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The Case That Apple Should Buy Nokia 286

Posted by timothy
from the finland-finland-finland dept.
Hugh Pickens writes "Nokia has seen better days. The Finnish phone maker continues to struggle to gain traction in a marketplace dominated by Apple and Android, and its new flagship device, the Windows-powered Lumia 920, failed to impress investors when it was announced last month, subsequently causing the company's stock to dive. Now Tristan Louis argues that there are four good reasons Apple should dig into its deep pockets and buy Nokia. First Nokia has really powerful mapping technology. Apple Maps isn't very good, and Apple has been feeling the heat from a critical tech press but Nokia has been doing maps 'for a long time now, and they a have access to even more data than Google.' Next, Nokia has a treasure chest of patents and as Apple's recent smackdown of Samsung proves, the future of the mobile space 'will be dictated by the availability and ownership of patents.' Nokia's exhaustive portfolio of patents might be worth as much as $6 billion to $10 billion, a drop in the bucket from Apple's $100 billion war chest. Nokia could also help with TV. If Apple truly wants to dominate the TV arena, it'll have to beam shows and movies to iPhones or iPads in real time, and that's a field Nokia has some expertise in. Finally Microsoft has a lot riding on the release of Windows Phone 8, and Nokia is its primary launch partner. Buying Nokia would 'knock Microsoft on its heels,' says Forbes' Upbin."
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The Case That Apple Should Buy Nokia

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  • by Vintermann (400722) on Tuesday October 09, 2012 @09:38AM (#41595679) Homepage

    I wonder why Nokia, of all companies, got this reputation for solidity. Most of their phones were not very solid.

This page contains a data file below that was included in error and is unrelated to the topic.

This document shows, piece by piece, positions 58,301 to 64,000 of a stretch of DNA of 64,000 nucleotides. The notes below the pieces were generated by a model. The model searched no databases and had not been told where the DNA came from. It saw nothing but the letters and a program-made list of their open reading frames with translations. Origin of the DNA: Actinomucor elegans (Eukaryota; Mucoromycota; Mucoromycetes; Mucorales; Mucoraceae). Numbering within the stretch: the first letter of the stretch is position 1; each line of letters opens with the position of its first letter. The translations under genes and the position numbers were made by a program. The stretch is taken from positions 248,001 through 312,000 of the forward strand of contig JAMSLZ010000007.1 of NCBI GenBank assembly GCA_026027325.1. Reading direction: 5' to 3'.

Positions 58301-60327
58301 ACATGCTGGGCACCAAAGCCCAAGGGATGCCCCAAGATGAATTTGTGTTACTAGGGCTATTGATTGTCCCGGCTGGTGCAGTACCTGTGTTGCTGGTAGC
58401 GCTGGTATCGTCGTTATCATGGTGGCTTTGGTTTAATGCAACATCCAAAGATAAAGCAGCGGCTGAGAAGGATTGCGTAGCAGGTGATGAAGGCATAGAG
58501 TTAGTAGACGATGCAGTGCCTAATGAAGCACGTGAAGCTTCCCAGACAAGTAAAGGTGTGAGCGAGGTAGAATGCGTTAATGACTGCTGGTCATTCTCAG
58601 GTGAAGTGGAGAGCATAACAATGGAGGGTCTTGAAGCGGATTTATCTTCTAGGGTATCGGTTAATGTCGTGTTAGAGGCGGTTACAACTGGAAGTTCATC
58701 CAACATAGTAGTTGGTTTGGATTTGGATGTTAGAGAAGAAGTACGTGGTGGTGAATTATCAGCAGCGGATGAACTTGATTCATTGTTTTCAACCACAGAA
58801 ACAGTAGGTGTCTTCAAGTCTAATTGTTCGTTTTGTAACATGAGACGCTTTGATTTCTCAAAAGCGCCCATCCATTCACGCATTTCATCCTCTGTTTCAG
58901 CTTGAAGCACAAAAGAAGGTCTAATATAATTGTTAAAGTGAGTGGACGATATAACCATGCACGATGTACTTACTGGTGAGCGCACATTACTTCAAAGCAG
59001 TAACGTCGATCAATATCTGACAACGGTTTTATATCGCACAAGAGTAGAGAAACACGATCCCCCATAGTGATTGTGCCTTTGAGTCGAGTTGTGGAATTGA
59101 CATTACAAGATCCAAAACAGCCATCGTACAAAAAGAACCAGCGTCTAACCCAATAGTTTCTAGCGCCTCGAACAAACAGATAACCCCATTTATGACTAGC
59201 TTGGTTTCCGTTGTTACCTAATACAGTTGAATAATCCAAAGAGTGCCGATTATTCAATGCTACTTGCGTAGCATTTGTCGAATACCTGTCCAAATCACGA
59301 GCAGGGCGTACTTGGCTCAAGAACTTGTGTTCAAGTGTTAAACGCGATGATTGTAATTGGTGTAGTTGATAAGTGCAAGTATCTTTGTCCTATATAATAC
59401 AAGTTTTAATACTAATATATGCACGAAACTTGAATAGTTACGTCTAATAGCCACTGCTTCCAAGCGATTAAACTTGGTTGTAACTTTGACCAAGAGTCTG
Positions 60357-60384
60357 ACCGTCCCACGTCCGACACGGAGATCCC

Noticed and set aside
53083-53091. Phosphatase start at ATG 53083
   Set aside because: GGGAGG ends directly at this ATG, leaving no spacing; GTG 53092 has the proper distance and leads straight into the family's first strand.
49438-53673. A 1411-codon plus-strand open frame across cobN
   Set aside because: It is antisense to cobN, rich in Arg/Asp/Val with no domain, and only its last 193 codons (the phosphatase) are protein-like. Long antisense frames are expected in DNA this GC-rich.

There is consumer legislation in Norway that electronic devices "of a long-term nature" should function for at least five years. Nokia fought this tooth and claw, and insisted it was completely unreasonable for mobile phones.

    Granted, many (not all) of the pre-touch phones were a lot more robust than most touch phones. And very many of the previous generation were in fact Nokias.

  • by Anonymous Coward on Tuesday October 09, 2012 @09:39AM (#41595711)

    The back of their phones is made out of glass, I repeat, the back of their phones is made out of glass.

  • by Anonymous Coward on Tuesday October 09, 2012 @09:41AM (#41595733)

    Nokia: it must be solid as a rock, work for 10,000 years, and the interface must exist. If it is convenient, that is a bonus, but not important.

    This was the old way; you are now out of date. Nokia has sold all of it's old factories (e.g Salo) where quality ruled. It is no longer using the Finnish design guys who were insisting on Scandinavian quality. It's now designed in the US and built in China by Foxconn (and that's the top end phones).

    There is remarkably little of Nokia which is worth salvaging. You might sell off their Telecomms division to a big IT company. Apple would then get the mapping and the patents. The low end phones are still high quality and would go off well to Tata or some equivalent. After that there's nothing left. This wouldn't be a "merger"; much more a purchase followed by a total break up. A case like that is going to have no influence whatsoever on Apple's internal culture.

  • Not so fast (Score:2, Informative)

    by Anonymous Coward on Tuesday October 09, 2012 @09:52AM (#41595857)

    Nokia's exhaustive portfolio of patents might be worth as much as $6 billion to $10 billion, a drop in the bucket from Apple's $100 billion war chest.

    However, Nokia the company would cost significantly more, perhaps more than Apple would be willing to spend. Currently their assets+equity comes in at about $48 billion and they have an annual revenue of $38 billion. Nokia wouldn't sell their patent portfolio as it'd leave them crippled.

    Finally Microsoft has a lot riding on the release of Windows Phone 8, and Nokia is its primary launch partner. Buying Nokia would 'knock Microsoft on its heels,'